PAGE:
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Wicklow Irish built fortified houses

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Dunganstown Castle was built on colonial ruins.

Dunganstown Castle was built on colonial ruins.

Dunganstown Castle was built on colonial ruins.

THE Irish settlements in Wicklow in the aftermath of the arrival of the Normans (116970) tended to adapt and reflect the country in which they were sited. In the lowlands, it seems clear the Norman and Welsh colonists were intent on parcelling out the land among themselves - which was worked by predominately unfree Irish labour.

That is not to say that Normans were unable to establish manorial systems in the uplands of Wicklow and left the mountains to the Irish. Rather, the Normans were proactive in their establishment of colonists within the Wicklow ranges, as the archbishop of Dublin's manor at Castlekevin near Annamoe and the FitzRhys lordship in Imaal demonstrates. However, is it possible that Irish settlements in lowland and upland Wicklow reflected the culture of the dominant local lord?

It would appear that the settlements of the Irish in the more impenetrable mountain valleys of Wicklow were often surrounded by thick belts of protecting forests.

And within these forests, great clearings were cut out for the cultivation of cereals and pasture.

Clearly, Irish settlements in the mountains must have been built according to three following fundamental tenets. *Was the settlement defensible? *Was the land cultivable? *And was there ready water? Some archaeological evidence from settlements suggests the dwellings of the ordinary people were roughly constructed, small and could be shortlived.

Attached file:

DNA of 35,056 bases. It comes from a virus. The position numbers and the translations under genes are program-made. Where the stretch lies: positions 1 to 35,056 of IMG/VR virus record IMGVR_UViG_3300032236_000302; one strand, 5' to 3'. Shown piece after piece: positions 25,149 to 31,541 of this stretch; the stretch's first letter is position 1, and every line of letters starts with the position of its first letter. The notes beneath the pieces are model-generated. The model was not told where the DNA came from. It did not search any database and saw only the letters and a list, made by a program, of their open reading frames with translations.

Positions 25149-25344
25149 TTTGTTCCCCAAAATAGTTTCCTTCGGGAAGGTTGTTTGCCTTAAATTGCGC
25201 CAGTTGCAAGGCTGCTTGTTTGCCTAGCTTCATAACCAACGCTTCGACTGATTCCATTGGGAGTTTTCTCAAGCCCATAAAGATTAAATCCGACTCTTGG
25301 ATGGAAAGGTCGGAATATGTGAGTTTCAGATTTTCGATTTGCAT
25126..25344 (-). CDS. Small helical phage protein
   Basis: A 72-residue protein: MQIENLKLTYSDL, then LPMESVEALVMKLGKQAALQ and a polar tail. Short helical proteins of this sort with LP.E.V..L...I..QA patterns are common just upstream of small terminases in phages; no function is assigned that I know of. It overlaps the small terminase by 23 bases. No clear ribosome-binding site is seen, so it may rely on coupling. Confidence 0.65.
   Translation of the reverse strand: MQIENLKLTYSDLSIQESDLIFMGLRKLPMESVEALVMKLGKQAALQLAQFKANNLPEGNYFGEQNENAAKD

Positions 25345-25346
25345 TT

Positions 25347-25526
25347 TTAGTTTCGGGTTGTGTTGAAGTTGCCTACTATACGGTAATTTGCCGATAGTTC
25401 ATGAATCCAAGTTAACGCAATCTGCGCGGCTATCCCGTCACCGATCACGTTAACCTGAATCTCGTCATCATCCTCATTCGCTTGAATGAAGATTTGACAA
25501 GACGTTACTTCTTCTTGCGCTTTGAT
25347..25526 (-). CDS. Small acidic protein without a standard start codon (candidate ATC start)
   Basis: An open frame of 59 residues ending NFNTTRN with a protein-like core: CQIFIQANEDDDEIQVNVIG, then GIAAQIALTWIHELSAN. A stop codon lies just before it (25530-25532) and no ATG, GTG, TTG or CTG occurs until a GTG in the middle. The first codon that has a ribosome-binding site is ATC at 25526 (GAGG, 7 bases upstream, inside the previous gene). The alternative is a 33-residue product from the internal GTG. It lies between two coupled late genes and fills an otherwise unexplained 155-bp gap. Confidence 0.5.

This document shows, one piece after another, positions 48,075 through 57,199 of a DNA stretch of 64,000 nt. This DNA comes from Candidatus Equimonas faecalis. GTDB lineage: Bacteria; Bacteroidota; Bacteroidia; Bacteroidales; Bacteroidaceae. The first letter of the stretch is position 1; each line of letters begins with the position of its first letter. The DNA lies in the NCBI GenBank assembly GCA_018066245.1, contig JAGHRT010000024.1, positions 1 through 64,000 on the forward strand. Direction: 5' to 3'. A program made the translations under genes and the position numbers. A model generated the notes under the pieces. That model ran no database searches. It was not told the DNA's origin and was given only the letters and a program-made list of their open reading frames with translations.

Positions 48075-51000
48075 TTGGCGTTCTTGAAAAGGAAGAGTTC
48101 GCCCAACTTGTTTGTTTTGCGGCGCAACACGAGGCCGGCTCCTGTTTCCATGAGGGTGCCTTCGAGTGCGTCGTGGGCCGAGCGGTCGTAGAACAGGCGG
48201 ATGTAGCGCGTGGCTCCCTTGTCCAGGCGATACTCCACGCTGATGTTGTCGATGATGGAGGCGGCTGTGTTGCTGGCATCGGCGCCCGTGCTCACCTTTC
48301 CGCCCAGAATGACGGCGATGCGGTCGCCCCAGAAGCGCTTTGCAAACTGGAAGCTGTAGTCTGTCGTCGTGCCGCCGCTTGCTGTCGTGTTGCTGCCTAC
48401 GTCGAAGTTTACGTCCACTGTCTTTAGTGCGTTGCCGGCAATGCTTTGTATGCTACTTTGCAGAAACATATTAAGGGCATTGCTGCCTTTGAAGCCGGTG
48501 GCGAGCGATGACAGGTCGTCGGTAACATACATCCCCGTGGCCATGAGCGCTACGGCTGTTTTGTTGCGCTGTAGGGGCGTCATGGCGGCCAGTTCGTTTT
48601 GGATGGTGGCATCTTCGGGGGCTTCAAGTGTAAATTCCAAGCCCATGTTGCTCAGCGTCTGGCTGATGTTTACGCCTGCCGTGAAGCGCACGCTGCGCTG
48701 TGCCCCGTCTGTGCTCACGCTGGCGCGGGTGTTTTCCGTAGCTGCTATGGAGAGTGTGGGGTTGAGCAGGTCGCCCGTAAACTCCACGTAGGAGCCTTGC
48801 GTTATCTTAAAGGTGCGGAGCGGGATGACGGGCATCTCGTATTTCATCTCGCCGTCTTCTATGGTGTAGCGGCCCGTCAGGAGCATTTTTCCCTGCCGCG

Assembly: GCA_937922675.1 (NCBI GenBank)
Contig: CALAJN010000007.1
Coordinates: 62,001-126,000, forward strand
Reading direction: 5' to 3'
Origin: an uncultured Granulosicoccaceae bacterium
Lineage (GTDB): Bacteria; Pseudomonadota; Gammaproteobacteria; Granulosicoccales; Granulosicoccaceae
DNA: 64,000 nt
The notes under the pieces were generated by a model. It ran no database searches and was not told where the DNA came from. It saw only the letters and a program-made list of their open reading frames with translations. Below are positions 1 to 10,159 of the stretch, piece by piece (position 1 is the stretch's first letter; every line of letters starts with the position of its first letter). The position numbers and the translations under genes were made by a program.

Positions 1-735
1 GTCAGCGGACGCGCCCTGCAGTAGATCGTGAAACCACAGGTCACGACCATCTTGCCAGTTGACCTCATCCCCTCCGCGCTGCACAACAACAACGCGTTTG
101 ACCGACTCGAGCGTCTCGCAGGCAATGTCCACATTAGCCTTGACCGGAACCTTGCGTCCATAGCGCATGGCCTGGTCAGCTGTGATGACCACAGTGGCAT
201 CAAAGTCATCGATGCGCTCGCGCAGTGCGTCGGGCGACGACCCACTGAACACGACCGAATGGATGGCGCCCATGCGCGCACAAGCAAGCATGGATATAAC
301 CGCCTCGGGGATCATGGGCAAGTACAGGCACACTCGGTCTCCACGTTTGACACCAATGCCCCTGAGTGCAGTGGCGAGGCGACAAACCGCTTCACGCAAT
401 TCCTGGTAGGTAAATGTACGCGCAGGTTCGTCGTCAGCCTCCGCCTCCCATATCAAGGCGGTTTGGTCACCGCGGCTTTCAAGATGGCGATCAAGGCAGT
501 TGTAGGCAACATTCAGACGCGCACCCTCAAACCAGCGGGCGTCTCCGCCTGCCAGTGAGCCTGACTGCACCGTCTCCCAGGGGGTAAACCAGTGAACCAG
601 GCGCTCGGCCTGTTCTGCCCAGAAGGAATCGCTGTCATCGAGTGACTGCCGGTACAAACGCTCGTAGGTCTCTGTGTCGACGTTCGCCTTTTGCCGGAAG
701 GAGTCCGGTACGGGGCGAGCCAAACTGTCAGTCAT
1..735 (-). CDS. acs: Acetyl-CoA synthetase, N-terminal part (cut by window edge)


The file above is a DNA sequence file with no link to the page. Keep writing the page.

Observations by Tudor officials of the Wicklow Irish during the late 1500s make the distinction between what they term cabins and houses - presumably a house was a better class of a dwelling.

In the mountain areas, it seems that the leaders of the Wicklow Irish built new raths or reoccupied old raths such as the one at Ballinacor near Greenane in Glenmalure - a site that has Iron Age origins.

The archaeologist Harry Long suggests that Ballinacor during the 1500s was a complex comprising of two rings circled by high earthen banks with thick plashed hedges standing atop them.

It would appear; all entrants to the fort had to pass through a main entrance/gate at the front - while there was an escape gate at the back.

With the complex stood a series of mud and daub houses around the wooden hall of its lord.

Mention of the leaders of the Wicklow Irish living in wooden halls comes again 1565-66. Then it was reported that the fugitive Rory Og O'More (sl.1578) was hiding in the wooden hall sited in the Knockrath settlement above the Clara Valley.

The account of the captive Englishman Henry Chrysted (viv.1395) is also illustrative. He speaks of a crannog like settlement in Wicklow that was inhabited during the 1360s. Chrysted said it was called Herpelin: 'A fortified house and town surrounded by woods and stockades and stagnant waters'.

It seems also clear that the Wicklow Irish of the mountains did not build stone castles in the upland regions before 1600.

But after 1606, it would appear that the sons of Feagh McHugh O'Byrne (sl.1597) did build two small castles: one on the Brown Mountain above Ballinacor known as Feilim's castle and a second at Killaveny south of Aughrim. This building of stone fortifications was relatively late, when one considers that the Irish were building castles during the 1400s in the lowlands of east Wicklow. Then the Irish either totally built the castles of Kiltimon, Newrath and Dunganstown or at the very least built upon colonial ruins in the case of Dunganstown. On the other hand, the O'Toole lords often reoccupied colonial sites and were living in the old castles of Castlekevin and Powerscourt after 1541 - secure that their tenure was confirmed by royal grant.


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